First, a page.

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The Pussy Riot Case: The World Awaits the Verdict
17.08.2012 14:24
The Pussy Riot Case: The World Awaits the Verdict
Pussy Riot band members

Today, on Friday 17 2012, security measures around the Khamovnichesky Court in Moscow have been strengthened significantly: the verdict in the Pussy Riot trial is finally to be announced  at 3pm Moscow time (12pm GMT). The journalists are just beginning to make way into the court chamber, and there will be likely some battling for best filming and reporting positions in there.

      In the build-up to the Friday event several more protests took place and more voices of support went towards the girls. Sir Paul McCartney sent his, while the Ukrainian Svyatoslav Vakarchuk, the leader of Okean Elsy band, said on Twitter that while it was foolish to dance in the Cathedral, it would be even more foolish to sentence for it.

      Meanwhile, several protest actions took place in Moscow and elsewhere. Yekaterinburg citizens held their impromptu meeting, while in Moscow over a dozen of people gathered on the stairs of Christ the Saviour Cathedral holding cards with letters that read "Blessed are the merciful". These otherwise peaceful protesters were promptly dispersed by the police. On Friday, Interfax agency reported an eyewitness's account of a Pussy Riot balaclava's being put on the face of the statue to Mikhail Lomonosov, the founder of the eponymous Russian University, that stands in front of the University's main building in Vorobyovy Hills. The eyewitness claimed that the balaclava was promptly taken off. 

      Professor Teivo Teivainen of the University of Helsinki has endured further professional and moral damage from the Russian media who falsely claimed that he was facing criminal charges for the Pussy Riot themed performance by the Assumption Cathedral in Helsinki on August 3, 2012. The University of Helsinki has issued an official correction request to the media worldwide, and the Russian media in particular. It should be noted that many Russian tabloids and public forums not merely helped to spread the sinister rumours but deliberately ignored the correct information and the available commentators, including Prof. Teivainen himself.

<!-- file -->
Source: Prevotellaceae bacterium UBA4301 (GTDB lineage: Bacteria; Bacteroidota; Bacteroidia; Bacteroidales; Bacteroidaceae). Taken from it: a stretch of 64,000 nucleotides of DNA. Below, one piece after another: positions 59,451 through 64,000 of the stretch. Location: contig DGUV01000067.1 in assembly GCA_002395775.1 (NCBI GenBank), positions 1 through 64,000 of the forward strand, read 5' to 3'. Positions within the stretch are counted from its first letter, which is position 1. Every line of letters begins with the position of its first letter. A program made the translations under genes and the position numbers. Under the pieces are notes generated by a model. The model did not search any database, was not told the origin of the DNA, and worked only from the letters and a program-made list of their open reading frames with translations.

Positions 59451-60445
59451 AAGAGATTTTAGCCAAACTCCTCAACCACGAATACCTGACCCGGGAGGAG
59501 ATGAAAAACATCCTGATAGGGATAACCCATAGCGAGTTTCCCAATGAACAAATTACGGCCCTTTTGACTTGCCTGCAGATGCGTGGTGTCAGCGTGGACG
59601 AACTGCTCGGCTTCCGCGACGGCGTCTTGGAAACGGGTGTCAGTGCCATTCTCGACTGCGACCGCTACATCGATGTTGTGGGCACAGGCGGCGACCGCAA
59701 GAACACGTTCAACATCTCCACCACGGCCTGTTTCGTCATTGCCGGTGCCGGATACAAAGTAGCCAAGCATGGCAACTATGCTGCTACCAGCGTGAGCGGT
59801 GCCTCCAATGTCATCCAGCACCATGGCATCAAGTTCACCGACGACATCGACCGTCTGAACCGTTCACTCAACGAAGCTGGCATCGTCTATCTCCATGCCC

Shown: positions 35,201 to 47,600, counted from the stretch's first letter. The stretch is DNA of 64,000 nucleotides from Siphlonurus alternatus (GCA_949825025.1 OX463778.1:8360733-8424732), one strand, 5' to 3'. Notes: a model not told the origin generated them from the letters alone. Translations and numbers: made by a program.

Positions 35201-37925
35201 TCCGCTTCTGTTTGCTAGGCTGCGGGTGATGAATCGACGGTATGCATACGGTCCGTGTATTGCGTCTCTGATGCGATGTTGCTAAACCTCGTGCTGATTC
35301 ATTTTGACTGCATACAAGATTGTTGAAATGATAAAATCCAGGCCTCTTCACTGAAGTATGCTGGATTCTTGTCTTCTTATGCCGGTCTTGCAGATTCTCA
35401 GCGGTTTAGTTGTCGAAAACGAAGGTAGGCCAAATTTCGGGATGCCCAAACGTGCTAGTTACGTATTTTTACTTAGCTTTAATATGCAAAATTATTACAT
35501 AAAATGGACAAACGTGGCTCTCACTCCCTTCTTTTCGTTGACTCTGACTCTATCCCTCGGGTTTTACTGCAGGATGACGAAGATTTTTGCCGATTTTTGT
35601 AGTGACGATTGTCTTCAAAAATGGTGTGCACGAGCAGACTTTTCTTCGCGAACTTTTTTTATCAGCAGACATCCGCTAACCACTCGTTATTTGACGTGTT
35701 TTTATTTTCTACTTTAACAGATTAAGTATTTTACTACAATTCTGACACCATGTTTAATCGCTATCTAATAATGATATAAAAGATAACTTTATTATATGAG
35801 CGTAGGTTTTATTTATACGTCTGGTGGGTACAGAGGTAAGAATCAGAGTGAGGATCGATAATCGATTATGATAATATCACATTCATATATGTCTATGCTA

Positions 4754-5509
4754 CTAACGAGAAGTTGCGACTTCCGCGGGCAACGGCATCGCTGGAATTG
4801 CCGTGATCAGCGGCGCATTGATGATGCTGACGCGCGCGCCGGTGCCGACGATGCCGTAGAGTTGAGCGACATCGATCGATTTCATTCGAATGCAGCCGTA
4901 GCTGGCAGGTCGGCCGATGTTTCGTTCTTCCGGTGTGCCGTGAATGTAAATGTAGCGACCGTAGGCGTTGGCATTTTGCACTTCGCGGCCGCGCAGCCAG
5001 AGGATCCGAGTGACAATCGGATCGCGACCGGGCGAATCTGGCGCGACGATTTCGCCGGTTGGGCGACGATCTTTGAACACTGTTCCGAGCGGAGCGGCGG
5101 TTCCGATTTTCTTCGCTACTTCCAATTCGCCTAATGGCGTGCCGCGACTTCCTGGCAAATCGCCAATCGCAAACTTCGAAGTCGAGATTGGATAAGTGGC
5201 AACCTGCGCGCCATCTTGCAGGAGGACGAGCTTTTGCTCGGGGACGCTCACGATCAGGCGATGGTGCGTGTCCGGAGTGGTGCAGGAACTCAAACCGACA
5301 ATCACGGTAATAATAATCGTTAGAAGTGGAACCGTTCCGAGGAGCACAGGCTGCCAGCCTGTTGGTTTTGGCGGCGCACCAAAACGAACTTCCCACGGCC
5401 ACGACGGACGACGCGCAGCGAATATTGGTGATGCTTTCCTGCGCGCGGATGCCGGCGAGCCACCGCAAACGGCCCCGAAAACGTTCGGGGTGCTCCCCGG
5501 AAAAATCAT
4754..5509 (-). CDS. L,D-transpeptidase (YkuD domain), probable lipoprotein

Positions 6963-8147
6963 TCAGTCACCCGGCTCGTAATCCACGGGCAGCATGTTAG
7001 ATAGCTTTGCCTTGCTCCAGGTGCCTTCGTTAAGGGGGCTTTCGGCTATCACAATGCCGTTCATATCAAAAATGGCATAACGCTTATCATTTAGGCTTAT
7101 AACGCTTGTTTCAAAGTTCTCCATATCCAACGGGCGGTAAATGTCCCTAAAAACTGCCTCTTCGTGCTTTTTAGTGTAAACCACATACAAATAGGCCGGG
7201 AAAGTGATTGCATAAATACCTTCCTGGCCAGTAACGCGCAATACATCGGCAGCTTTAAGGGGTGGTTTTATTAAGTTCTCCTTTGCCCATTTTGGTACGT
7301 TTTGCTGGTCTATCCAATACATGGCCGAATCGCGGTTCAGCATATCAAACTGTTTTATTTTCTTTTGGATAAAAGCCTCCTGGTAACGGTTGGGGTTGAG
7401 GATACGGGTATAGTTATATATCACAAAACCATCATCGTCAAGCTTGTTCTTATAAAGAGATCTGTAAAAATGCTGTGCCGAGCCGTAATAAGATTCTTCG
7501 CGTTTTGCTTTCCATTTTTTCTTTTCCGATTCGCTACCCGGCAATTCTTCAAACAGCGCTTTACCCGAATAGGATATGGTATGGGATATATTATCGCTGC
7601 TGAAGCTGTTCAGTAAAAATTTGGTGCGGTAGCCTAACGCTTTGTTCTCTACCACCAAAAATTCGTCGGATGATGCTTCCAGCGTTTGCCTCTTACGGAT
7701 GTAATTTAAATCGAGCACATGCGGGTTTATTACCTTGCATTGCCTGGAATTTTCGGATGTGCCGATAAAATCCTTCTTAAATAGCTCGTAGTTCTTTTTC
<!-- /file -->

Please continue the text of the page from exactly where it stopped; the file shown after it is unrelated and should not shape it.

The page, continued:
The general public opinion that once again has been largely ignored by the Russian official media agrees that the Pussy Riot action at the Cathedral, for all its role in expressing the political opinion by all available means, was something that could certainly offend the Orthodox faithful. In spite of that, many people, including the former Soviet leader Mikhail Gorbachev, believe that the whole case received too much attention and outgrew its own importance. The Pussy Riot girls (who were recently nominated for the coveted Kandinsky Prize) did not produce any truly challenging piece of art that would justify such excessive commentary from the public and the media, let alone the prolonged trial. This part of the Russian society generally agrees that girls could be subjected to a fine and most certainly ordered to wash the floors in Christ the Saviour Cathedral. However, their act that did not involve any physical damage to either clergy or the cathedral's interior absolutely cannot justify a prison sentence of any length. 

      Another peculiar point is that the Russian Orthodox Church is officially separated from the State, yet the role the believers and the clergy played in the trial makes one wonder if the ecclesiastical powers are paving the way towards a wider control of the State and the society. 

      Whatever is the verdict, one thing is clear: in spite of the obvious desire to be seen as a world player, the Russian Government and society seriously fails to see its actions in the worldwide context.   




Author: Julia Shuvalova

Tags: Russian society Pussy Riot Russian politics Moscow  

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